This week, I'll be taking my turn at "Ask the Editors." Today and tomorrow (May 30-31: This post is now closed to questions ), you can ask me questions on any area I cover for Wine Spectator. This can include any of my tasting beats—Australia, New Zealand, Oregon and Washington, food and wine pairing, restaurants, or any other topics covered in my recent articles.
Thomas Keller's newest restaurant, scheduled to open in July, is going to feature home cooking. At least for now. Keller expects to revamp the whole thing next spring. In March, when the chef-owner of America's most-lauded restaurant bought another space a few blocks away from his original, no one could quite figure out what he was going to do with it.
For years, Cloudy Bay Sauvignon Blanc was the gold standard for New Zealand Sauvignon Blanc. It's still good, but, for the past couple of vintages, a different wine has jumped out at me from my blind tastings as the most dramatic, most complete and harmonious of them all.
Ambrogio Folonari and his son Giovanni are the newest figures from outside the state to make wine in Washington as part of a group of joint ventures with Allen Shoup's new Long Shadows operation. Their first wine, a Sangiovese-based red, was made in 2005 and could be released next year.
If you read the Australian press, an enormous sword hangs over its wine industry. From this side of the Pacific Ocean, it looks as if the country delivers wines at all points on the price spectrum that over-deliver on quality.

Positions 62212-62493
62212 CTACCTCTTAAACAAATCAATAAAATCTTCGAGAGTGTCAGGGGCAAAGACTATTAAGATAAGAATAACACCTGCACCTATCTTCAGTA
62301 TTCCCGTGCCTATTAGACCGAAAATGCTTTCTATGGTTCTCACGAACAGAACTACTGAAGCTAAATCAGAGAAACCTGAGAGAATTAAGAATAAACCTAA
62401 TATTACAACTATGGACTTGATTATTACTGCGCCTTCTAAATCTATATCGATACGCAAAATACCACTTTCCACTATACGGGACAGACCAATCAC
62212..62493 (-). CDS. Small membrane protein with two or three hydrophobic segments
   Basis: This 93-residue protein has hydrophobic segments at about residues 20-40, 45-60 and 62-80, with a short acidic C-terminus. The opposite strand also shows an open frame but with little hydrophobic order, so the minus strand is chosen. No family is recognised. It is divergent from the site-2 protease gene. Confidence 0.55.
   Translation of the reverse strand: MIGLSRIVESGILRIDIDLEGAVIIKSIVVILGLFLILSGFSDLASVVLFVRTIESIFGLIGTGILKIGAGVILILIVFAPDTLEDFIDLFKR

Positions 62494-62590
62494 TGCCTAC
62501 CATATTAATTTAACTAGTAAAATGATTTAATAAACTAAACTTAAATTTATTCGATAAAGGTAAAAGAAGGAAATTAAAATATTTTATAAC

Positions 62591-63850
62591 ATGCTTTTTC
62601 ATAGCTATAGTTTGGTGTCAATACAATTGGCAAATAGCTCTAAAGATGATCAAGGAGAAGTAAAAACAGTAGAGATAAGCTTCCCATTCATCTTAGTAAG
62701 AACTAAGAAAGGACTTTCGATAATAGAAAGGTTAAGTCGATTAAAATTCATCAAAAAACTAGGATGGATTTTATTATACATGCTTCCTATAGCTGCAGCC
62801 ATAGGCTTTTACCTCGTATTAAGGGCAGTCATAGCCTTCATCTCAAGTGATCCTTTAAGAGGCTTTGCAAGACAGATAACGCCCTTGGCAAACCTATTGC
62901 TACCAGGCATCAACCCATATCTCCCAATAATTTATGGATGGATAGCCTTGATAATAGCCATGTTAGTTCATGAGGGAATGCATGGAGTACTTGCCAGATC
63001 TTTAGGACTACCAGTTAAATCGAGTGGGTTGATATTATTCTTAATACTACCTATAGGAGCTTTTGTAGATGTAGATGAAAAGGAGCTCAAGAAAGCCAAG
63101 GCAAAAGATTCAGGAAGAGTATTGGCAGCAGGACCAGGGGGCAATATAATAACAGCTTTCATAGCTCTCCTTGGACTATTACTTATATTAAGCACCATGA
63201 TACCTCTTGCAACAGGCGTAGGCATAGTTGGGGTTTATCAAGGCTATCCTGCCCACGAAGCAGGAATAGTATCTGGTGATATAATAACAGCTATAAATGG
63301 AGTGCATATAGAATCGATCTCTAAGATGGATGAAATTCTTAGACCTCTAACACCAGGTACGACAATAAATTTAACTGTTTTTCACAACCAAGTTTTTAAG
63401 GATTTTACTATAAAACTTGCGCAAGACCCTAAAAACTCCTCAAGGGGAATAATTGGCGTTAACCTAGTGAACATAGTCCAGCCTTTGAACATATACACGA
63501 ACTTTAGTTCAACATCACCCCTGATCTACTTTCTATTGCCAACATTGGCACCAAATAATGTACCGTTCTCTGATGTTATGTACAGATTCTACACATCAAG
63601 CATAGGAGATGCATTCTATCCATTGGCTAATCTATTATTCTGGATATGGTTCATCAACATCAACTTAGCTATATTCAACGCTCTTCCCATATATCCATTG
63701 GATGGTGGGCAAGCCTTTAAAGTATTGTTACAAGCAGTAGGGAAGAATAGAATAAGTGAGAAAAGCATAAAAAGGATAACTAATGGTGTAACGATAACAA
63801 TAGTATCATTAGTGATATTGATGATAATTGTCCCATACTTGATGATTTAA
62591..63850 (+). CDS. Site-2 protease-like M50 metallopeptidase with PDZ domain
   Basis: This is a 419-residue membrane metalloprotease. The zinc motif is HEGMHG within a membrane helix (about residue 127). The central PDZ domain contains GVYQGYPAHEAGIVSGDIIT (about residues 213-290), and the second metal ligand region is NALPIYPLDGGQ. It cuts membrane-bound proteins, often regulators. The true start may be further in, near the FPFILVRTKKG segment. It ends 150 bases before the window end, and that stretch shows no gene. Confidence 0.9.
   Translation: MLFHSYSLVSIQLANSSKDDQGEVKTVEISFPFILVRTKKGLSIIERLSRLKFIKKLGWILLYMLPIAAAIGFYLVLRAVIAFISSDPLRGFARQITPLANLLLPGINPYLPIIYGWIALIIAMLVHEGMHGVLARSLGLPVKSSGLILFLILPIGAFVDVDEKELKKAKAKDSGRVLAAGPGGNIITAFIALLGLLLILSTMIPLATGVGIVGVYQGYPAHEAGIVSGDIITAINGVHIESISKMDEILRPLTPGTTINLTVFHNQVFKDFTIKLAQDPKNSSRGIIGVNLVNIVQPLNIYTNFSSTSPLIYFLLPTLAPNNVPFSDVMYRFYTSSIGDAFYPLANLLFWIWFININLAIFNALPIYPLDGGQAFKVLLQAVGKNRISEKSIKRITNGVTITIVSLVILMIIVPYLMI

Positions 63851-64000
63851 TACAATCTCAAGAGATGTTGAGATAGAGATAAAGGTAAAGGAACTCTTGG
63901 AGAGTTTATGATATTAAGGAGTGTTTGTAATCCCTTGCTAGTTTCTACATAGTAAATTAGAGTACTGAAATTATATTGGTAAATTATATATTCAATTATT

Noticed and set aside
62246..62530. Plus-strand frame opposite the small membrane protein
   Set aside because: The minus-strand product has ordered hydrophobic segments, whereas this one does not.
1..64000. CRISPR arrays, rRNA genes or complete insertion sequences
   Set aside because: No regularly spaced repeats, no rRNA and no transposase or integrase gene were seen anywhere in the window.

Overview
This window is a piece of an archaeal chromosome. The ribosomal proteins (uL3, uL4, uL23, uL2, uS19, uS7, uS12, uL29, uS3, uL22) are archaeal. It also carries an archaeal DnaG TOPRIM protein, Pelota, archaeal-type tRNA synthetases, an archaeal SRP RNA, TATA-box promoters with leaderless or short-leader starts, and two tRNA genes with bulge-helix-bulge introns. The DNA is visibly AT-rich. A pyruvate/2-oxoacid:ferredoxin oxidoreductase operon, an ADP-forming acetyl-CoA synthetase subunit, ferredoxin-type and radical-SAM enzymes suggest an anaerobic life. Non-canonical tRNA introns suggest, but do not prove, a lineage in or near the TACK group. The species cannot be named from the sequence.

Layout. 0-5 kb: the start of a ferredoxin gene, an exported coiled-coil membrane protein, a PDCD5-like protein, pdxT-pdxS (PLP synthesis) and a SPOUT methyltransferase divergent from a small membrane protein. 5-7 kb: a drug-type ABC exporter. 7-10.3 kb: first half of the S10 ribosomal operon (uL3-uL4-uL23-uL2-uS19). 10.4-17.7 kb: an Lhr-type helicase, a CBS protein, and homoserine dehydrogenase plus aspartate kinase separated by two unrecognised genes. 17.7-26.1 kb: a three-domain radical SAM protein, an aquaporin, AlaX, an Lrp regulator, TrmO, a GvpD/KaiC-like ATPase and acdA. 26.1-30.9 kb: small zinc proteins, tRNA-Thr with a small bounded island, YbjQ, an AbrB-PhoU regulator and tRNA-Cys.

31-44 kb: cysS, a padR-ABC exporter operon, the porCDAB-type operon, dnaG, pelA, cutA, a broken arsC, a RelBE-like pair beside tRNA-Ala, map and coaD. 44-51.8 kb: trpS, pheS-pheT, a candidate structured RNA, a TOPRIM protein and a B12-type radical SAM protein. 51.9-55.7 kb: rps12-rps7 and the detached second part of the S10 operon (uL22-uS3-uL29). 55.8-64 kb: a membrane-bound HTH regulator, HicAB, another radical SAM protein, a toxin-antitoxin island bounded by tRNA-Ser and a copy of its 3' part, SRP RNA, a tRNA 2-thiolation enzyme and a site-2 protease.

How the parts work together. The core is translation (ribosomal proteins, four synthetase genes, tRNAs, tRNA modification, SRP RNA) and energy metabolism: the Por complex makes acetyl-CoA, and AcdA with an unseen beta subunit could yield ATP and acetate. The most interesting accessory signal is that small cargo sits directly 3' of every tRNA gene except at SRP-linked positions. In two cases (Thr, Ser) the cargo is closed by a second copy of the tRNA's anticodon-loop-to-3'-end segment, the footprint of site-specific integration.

New, high-end restaurants with aspirations for their food usually try to put together a serious wine list. Coi, the tiny new San Francisco restaurant from outspoken chef Daniel Patterson , offers only 40 wines, at least for now.
One of the raps against the modern style of winemaking--primarily meaning forward fruit, polished texture and maybe some prominent oak--is that it makes all wine taste alike. My colleague James Suckling touched on it in his blog, wondering whether calling a wine "international" in style has a negative connotation.
Until now, I have had no objection to restaurants that tack on an automatic service charge in lieu of a tip. Usually it's 15 to 18 percent. I normally leave 20 percent for good service anyway, so it's no skin off my nose.
Although I returned from Washington a few weeks ago, I am still thinking about my visit with the Golitzin family at their Quilceda Creek winery. This has always ranked among the best Washington wines, but no winery's style has evolved quite so dramatically.
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